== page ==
Arthralgia 15 (4.2)
        Gastrointestinal disturbances 9 (2.5)
        Allergic reaction 9 (2.5)
        Dermatological effects 7 (2.0)
        Renal toxicity 6 (1.7)
        Leucopoenia 4 (1.1)
        Psychiatric 4 (1.1)
        Visual disturbance 2 (0.6)
        Achilles tendinitis 2 (0.6)

    Table 2.  Frequency of Adverse Events among 354 Previously Treated Patients

    Although 65% (230/354) patients had hyperuricemia during anti-TB treatment, only 4.8% (11/230) patients (with pain or swelling in the joints) required modification of the treatment regimen. For patients suffering from hepatotoxicity, the symptoms improved with additional medication or withdrawal of any one of the anti-TB drugs in 22 cases, addition of a hepatoprotective drug in 12 cases, withdrawal of PZA in 8 cases, and withdrawal of RMP in 2 cases. In addition, all 17 patients complaining of hearing disturbances were attributed to SM and the symptoms were controlled after the withdrawal of SM.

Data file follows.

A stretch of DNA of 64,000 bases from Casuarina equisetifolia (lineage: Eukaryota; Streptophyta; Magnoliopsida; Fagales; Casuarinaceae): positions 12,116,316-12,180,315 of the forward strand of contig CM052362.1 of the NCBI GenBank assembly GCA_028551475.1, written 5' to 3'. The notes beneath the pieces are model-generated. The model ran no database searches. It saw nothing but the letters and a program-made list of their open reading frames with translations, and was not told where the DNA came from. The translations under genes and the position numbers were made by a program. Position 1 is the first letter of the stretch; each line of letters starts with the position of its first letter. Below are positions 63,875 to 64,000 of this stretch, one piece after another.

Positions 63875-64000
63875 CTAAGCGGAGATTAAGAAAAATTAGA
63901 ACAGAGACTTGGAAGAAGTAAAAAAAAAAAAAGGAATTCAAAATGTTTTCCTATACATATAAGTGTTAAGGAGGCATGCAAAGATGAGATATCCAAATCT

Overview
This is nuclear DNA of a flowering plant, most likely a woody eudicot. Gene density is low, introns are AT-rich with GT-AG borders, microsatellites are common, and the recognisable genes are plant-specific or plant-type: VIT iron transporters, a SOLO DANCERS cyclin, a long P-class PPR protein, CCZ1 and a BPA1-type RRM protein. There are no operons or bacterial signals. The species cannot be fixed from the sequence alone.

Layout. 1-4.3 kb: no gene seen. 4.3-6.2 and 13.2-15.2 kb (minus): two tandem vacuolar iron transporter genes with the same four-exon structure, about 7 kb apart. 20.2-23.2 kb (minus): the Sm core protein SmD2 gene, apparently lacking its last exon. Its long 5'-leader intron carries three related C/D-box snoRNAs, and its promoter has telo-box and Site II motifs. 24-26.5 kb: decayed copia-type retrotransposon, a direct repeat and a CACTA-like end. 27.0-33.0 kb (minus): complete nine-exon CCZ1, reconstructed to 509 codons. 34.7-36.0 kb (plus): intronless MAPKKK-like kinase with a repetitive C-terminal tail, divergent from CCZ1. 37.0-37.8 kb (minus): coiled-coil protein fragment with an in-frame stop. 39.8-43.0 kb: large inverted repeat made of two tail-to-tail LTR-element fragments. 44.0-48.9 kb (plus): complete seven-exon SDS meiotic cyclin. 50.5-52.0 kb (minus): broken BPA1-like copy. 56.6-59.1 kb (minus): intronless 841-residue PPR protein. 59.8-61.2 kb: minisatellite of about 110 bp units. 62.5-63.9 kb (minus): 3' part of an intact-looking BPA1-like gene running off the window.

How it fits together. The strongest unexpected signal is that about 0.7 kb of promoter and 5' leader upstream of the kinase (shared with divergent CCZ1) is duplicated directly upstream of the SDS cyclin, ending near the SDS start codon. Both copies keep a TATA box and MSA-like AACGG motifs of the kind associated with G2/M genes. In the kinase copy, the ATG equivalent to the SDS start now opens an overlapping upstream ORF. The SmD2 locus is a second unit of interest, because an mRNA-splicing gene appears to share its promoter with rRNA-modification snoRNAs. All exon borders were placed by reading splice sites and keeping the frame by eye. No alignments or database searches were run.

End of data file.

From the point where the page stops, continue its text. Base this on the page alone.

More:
We further analyzed the percentage of patients experiencing ADRs among different characteristics (Table 3). Multivariate logistic regression analysis found that ADRs was significantly associated with diabetes mellitus (OR 15.5; 95% CI, 2.07-115.87; P=0.008). However, weight of more than 50 kg (OR 0.41; 95% CI, 0.22-0.85; P=0.012) was a protective factor for occurrence of ADRs.

    Characteristics Patients Experiencing
    Each ADR
    Univariate Analysis Multivariate Logistic Regression
    n % P value adjusted OR (95% CI) P value
    Age (y)
        18-29 (n=55) 42 76.4 -
        30-39 (n=48) 40 83.3 0.383
        40-49 (n=85) 69 81.2 0.493
        50-59 (n=93) 75 80.6 0.537
        ≥60 (n=73) 67 91.8 0.02
    Gender